On 09/03/15 1:21 PM, Brandon wrote:I have never made that particular style. I have seen a number of medieval depictions.
I was wondering if you could help me with a bellows related question, namely proportions. The style I'm trying to make are seen in medieval artwork, side by side connected by a lever and rope. I know how long I need them to fit my setup (36" overall) but the width and height when inflated is the main issue.
On a guess from the rough period of the historical illustrations, these are most like (??) to date to time when charcoal was still the primary fuel.
|Typical of many Medieval illustrations, you can see the artist did not draw a working system!|
To get this to work there would also have to be a counter weight on each of the bellows top plates.
Pull down on the handle lifts the opposite chamber to fill it, on the near chamber the weight on the top plate is forcing it closed and exhausting.
Letting go the handle reverses the blast / fill process. I would think that the weights might have to be considerable to get this all to work effectively. The weight on the far chamber would have to not only close that one, but also be enough to provide the lift for the near chamber. Arm power would be every second 'blast', and the pressure of the blast would be fixed only by the weight size. It seems to me it might be hard to get an even constant blast between the two chambers (??) Maybe if the power was supplied by a solid stick, you could be providing arm power on the exhaust for both sides (???)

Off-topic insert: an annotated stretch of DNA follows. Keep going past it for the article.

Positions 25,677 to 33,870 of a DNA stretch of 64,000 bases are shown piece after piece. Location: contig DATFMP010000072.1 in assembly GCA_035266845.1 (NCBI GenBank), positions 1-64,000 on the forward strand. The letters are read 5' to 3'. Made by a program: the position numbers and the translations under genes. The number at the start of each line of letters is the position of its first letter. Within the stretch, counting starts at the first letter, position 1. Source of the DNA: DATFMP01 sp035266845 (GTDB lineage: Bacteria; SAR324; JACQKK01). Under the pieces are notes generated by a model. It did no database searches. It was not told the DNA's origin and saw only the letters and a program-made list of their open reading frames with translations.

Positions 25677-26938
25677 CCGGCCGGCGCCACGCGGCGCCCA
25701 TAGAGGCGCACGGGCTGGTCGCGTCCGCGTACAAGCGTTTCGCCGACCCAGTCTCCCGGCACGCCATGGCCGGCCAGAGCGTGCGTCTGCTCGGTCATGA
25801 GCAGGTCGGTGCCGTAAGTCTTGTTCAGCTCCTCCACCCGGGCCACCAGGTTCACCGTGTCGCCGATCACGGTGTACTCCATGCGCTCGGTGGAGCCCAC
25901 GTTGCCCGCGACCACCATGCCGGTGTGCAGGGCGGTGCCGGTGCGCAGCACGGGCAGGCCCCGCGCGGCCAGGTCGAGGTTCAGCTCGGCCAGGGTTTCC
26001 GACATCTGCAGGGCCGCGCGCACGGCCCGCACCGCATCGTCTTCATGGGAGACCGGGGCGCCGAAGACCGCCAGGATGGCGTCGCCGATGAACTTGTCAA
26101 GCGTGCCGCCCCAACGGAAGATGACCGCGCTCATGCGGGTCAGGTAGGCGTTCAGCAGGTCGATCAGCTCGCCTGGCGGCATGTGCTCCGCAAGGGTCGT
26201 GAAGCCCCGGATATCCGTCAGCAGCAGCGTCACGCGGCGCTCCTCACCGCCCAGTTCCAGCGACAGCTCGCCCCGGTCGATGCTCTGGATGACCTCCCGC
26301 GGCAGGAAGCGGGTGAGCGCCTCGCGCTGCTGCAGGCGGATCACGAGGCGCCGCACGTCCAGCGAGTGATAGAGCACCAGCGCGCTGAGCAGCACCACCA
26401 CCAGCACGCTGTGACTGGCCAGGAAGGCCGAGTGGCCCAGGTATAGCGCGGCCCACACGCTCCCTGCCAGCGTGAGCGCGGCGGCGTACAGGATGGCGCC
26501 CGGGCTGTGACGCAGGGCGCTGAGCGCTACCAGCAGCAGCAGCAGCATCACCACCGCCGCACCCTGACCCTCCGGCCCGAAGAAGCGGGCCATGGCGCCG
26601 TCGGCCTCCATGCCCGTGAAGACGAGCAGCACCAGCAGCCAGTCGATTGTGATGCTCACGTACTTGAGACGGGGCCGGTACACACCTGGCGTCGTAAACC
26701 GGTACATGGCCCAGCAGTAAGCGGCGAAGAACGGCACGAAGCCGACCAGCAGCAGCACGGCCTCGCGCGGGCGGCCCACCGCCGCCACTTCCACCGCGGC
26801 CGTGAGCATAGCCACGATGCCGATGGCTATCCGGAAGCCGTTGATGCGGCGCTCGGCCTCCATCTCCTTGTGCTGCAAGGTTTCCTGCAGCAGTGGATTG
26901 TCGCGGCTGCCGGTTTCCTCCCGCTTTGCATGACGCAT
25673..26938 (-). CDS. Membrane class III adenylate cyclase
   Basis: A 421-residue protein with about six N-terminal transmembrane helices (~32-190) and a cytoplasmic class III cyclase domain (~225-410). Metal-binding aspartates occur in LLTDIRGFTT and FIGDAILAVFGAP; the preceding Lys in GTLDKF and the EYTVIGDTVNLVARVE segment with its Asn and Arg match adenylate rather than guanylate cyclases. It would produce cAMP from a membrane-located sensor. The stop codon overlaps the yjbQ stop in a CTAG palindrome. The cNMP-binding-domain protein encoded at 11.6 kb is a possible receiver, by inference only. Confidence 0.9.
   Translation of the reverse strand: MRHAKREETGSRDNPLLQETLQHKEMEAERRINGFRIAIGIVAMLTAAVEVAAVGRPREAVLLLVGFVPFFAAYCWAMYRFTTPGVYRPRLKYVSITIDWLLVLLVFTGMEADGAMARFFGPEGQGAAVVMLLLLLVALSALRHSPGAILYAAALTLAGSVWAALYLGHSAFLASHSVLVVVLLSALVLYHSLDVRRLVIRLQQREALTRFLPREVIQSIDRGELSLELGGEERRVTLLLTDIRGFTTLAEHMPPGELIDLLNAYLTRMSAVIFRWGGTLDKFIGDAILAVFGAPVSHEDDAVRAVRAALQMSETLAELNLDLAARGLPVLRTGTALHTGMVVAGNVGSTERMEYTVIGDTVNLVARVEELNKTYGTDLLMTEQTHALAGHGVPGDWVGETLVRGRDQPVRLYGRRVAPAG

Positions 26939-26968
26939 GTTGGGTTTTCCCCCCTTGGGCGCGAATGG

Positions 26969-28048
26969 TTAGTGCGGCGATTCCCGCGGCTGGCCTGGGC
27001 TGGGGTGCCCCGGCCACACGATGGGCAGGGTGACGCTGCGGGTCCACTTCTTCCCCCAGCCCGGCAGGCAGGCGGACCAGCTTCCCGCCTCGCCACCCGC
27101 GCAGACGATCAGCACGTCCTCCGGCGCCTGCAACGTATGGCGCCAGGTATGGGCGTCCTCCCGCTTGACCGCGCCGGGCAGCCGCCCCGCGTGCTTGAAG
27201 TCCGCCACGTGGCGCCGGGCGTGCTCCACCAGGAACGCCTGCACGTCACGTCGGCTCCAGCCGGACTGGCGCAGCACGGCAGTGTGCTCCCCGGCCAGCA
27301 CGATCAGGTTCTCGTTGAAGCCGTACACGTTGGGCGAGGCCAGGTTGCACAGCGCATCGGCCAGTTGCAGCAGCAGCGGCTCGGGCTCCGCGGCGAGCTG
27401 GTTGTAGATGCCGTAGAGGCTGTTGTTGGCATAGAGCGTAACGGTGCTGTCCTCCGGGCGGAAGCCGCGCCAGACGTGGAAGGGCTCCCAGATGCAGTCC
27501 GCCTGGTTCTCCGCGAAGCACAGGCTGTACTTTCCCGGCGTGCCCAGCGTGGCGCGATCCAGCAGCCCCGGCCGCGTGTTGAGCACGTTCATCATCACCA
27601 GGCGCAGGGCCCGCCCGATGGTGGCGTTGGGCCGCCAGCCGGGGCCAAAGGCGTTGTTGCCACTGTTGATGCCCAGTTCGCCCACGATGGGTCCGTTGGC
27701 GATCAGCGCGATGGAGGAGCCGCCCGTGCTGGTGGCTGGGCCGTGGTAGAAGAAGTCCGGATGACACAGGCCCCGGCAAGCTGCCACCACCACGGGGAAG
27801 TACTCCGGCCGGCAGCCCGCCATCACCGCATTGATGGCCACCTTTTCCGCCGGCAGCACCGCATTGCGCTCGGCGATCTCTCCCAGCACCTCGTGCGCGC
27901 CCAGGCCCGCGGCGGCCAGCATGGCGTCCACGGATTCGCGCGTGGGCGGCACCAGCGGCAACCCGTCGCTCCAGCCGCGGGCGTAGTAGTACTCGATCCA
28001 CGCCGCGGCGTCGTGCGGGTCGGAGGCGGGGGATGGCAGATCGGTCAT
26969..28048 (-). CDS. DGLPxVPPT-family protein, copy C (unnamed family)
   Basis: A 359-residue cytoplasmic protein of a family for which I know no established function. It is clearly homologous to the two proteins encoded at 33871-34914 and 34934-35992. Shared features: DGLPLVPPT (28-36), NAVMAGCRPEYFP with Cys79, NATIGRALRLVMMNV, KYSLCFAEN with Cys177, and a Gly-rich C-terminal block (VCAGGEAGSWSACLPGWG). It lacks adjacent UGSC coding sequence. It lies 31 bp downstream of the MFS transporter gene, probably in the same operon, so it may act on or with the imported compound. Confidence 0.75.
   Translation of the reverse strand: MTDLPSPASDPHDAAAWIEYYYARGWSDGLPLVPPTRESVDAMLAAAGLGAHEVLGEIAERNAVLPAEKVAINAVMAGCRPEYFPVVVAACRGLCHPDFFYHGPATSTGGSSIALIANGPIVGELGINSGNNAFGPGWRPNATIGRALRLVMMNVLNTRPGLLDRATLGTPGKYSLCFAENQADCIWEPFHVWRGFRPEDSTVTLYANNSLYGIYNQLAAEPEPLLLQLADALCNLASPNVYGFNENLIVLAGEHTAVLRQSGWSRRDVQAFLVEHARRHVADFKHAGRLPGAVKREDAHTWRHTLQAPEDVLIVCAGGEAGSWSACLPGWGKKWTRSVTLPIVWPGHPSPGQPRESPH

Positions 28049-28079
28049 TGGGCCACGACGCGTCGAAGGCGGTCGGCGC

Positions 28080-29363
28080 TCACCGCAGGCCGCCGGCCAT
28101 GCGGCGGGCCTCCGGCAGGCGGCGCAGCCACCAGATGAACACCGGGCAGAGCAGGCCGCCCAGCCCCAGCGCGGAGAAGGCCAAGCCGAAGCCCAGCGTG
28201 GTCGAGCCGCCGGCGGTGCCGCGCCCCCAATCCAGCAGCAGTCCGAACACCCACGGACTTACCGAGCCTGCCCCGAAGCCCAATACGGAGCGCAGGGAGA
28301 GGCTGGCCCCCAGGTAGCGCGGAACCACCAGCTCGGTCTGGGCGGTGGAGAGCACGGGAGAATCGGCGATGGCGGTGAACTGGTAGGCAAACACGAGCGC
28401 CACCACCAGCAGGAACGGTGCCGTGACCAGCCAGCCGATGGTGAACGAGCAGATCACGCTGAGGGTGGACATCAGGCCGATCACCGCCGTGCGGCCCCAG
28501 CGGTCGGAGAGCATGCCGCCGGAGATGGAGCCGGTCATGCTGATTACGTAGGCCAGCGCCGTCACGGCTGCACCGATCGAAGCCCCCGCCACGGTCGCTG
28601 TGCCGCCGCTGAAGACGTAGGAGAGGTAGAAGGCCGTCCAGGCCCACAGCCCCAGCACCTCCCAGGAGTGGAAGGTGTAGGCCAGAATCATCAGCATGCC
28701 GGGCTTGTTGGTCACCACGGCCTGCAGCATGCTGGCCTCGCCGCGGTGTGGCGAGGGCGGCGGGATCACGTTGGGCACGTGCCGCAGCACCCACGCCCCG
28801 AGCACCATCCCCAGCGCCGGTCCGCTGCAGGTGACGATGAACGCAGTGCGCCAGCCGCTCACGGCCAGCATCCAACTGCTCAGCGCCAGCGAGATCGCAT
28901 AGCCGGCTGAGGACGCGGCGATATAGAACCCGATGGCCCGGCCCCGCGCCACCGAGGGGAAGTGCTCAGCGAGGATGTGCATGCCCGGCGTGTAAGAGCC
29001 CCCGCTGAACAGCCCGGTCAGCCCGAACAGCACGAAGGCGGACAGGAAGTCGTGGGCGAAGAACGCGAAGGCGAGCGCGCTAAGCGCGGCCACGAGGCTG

The Viking Age 'double chamber' side also alternates side to side as the later type you are describing. I have worked these, and have made a number of reconstructions based on the evidence available (quite limited mind you!) The rough size of each chamber is 60 cm long x 30 cm at the widest. Normal loft height is about 30 - 35 cm. The maximum volume there is roughly 120 LpM. ( If you run a search on 'blacksmith bellows' here you will find a number of earlier postings dealing with these. )
This bellows system will effectively create a 'ball of heat' in hardwood charcoal roughly 4 - 5 inches in diameter. Welding heats certainly possible. (The bigger problem is how fast the fuel is consumed, dropping unlit 'cold' charcoal into the heat zone.) Remember that Saxon and Viking Age pattern welded swords were all made with some variation on this basic equipment!
This all suggests to me that the needed volume of the later 'twin with bar' bellows may more be linked to fuel type and the required heat zone (as determined by work type undertaken). If you are expecting to forge weld large axes, you certainly need a larger heat zone available than if you are making simple hooks.
On size, there seems to be a lot of variation on both illustrations and working replicas of early bellows types I have seen.
Roughly, you see a length to width ratio on the individual plates of 2:1 or 3:1 as pretty common. There is also an ideal ratio of inlet to outlet diameters, 4:1 appearing to be an ideal. I expect this may be where the real tinkering may lie in an effective design.
My rough guess is that the later period 'great bellows', with two interlocked chambers stacked on each other, was introduced with the switch to rock coal in blacksmithing around 1300 +. This just an estimation, you would have to do further research on that. The advantage of a great bellows is that there is a larger reservoir of air to produce a longer, constant blast. At the same time, a fast snap of the wrist can force a sharp blast of air if desired. You would end up lifting less counterweight on each arm stroke than with the 'twin with bar'.
If any readers have actually built and operated the 'twin with bar' system, I'm certain we all would like to hear of their experiences!